The future of refuges and reform around the handling of domestic violence situations require us to recognise the lessons of the past, and the need for education and recognising nuance. I had the great honour of attending a talk regarding a project titled ‘Sisters Doing it for Themselves , a collaborative project by the Women’s Refuge Centre and the London School of Economics. For this project, leading figures of the women’s volunteer sector in London are interviewed by schoolchildren, to not only teach oral history practices to a younger generation and collate such vital histories but also in order for both parties to learn something from the other. The main points of this talk resonated with these interviews that occurred in 2016 and 2017 regarding women’s refuges in the East of England, in that there is an emphasis going forward on education and nuance, both of which were crucial in the first founding of women’s refuges. To confront the denial, shame, blame and stereotypes around domestic violence is surely only a step in the right direction.

Joan Bliss on the changes within the women’s refuge movement and the need for continued education of society. From the ‘You Can’t Beat a Woman’ collection of oral history interviews, Acc. SA853.


We are grateful to the Friends of Historic Essex and the University of Essex for their financial support in making this placement possible.

Additional Resources

Wallace, Rachel. 2018. ‘”She’s Punch Drunk!!”: Humor, Domestic Violence, and the British Working Class in Andy Capp Cartoons, 1957–65.’ Journal of Popular Culture 51 (1): 129–51. doi:10.1111/jpcu.12646.

‘Sisters Doing it for Themselves’ project website

‘You Can’t Beat a Woman’ project website

Daily Gazette newspaper article about Maurice Wells

Newspaper report in The Times on the Maurice Wells case.

If you need support to deal with domestic abuse, please call the helpline below or check out the following guidance.

National Domestic Abuse Helpline: 0808 2000 247

Local support: https://www.essex.gov.uk/report-abuse-or-neglect/domestic-abuse

COVID-19 Domestic Violence Guidance: https://www.gov.uk/government/publications/coronavirus-covid-19-and-domestic-abuse

Introducing the 2020 University of Essex MA placement student

Grace Benham, MA History student at the University of Essex, has recently embarked on a twelve-week placement with the Essex Record Office. She is working with a collection of oral history interviews in the Essex Sound and Video Archive, which documents the establishment of domestic refuges in London and the East of England (Acc. SA853).

When I chose to apply for a work placement as a part of my MA programme, applying to the Essex Record Office was an easy choice. As a Colchester resident born and bred, being able to engage with local history on such a practical level, working with an institution that holds interviews of my own grandmas on their lives – it was incredibly exciting to be accepted. I wanted to do a work placement as I wish to pursue a career in history, particularly archives, exhibitions or museums, and so such an experience is invaluable, as well as simply just really interesting.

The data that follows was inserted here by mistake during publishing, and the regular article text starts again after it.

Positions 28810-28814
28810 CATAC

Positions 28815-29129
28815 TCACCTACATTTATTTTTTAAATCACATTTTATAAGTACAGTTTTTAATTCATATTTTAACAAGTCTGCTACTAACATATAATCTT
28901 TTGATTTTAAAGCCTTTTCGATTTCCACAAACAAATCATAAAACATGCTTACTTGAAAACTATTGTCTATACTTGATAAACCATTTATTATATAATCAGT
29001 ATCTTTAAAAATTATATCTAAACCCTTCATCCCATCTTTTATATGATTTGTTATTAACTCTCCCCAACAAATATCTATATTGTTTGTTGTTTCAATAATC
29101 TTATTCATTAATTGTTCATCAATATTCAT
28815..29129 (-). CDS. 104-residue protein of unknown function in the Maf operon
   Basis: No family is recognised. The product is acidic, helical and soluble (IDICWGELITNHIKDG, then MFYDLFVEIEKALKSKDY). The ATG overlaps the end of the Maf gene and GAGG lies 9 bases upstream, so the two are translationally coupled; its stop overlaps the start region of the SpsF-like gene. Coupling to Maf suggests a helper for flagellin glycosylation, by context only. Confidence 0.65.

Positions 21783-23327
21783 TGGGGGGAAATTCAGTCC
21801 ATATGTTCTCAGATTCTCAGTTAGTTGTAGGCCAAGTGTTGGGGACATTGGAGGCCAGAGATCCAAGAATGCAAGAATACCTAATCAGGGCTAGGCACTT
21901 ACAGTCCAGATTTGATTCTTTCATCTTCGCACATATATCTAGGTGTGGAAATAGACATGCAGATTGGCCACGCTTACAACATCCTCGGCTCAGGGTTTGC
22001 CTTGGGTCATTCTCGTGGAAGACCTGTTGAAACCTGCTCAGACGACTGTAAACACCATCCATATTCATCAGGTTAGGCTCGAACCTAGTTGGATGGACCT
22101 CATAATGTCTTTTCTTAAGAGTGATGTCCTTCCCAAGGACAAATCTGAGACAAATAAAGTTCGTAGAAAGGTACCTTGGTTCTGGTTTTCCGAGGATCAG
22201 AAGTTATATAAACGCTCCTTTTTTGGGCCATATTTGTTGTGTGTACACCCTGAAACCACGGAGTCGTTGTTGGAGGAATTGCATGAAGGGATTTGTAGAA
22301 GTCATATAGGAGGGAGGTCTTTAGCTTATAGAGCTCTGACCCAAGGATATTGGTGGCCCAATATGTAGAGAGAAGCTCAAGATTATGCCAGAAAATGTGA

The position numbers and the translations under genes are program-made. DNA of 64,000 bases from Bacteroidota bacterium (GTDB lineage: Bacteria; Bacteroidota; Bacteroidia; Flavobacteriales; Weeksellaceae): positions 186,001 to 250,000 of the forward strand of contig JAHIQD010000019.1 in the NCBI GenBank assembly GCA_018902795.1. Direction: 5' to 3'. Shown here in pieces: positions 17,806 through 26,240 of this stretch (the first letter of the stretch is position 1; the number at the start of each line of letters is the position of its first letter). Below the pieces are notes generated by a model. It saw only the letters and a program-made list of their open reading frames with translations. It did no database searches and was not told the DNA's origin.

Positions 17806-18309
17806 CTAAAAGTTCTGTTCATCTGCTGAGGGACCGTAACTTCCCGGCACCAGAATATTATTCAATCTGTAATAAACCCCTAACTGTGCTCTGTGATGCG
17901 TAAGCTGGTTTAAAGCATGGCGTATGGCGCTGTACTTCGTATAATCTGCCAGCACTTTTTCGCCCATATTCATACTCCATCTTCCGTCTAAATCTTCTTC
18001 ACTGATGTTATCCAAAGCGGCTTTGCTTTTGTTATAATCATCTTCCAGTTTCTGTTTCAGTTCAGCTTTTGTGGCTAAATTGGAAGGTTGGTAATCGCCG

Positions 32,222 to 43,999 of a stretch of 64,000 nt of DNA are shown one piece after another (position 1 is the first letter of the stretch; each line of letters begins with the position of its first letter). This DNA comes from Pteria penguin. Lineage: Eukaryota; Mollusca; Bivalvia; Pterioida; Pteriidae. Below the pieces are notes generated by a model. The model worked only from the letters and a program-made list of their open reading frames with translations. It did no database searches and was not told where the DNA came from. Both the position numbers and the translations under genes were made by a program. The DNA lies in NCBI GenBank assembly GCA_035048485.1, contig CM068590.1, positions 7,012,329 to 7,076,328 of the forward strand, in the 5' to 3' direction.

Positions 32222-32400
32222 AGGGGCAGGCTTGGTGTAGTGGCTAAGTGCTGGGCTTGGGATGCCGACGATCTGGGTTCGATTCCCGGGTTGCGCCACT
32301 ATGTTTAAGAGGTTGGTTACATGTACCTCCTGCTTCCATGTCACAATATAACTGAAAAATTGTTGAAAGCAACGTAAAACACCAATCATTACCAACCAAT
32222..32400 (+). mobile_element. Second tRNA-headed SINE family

Due to the unfortunate circumstances which have affected us all, I was unable to participate in the original placement project which required collecting oral history interviews. I therefore had a choice on which archives I would like to engage with remotely. It, again, was another easy choice: to get involved with the ‘You Can’t Beat a Woman’ collection of oral history interviews and to research, catalogue and produce blogs about it. A subject dear to my heart, I have found the study of the founding of women’s refuges in Essex and London is as inspiring as it is difficult to listen to. I have chosen to start this project by homing in on Colchester specifically, as the collection is vast and a geographical focus was the most obvious and compelling place to start.

What is immediately apparent in listening to these interviews is the incredibly dedicated and tenacious people who founded Colchester Refuge from the ground up. The practical, legal, economic, societal and emotional work required to provide a safe place and an abundance of resources for female victims of domestic violence is extremely evident and it is nothing less than admirable the way in which these predominantly women, with little to no previous experience in any related fields, fought for, and eventually founded, the refuge against the odds. I even had the honour to talk with Dr June Freeman, a key founding member of Colchester Refuge, author, and lecturer who compiled these interviews and who was the subject of several of these interviews. June made a great emphasis on what an uphill struggle they faced, as domestic violence was not even known as it is today. It was seen as a problem that should be kept private and within families, a problem which held little support from the police, courts, doctors and even social workers. The founders had to work tirelessly to convince Colchester Borough Council of the importance of a refuge and to finance such a venture without help.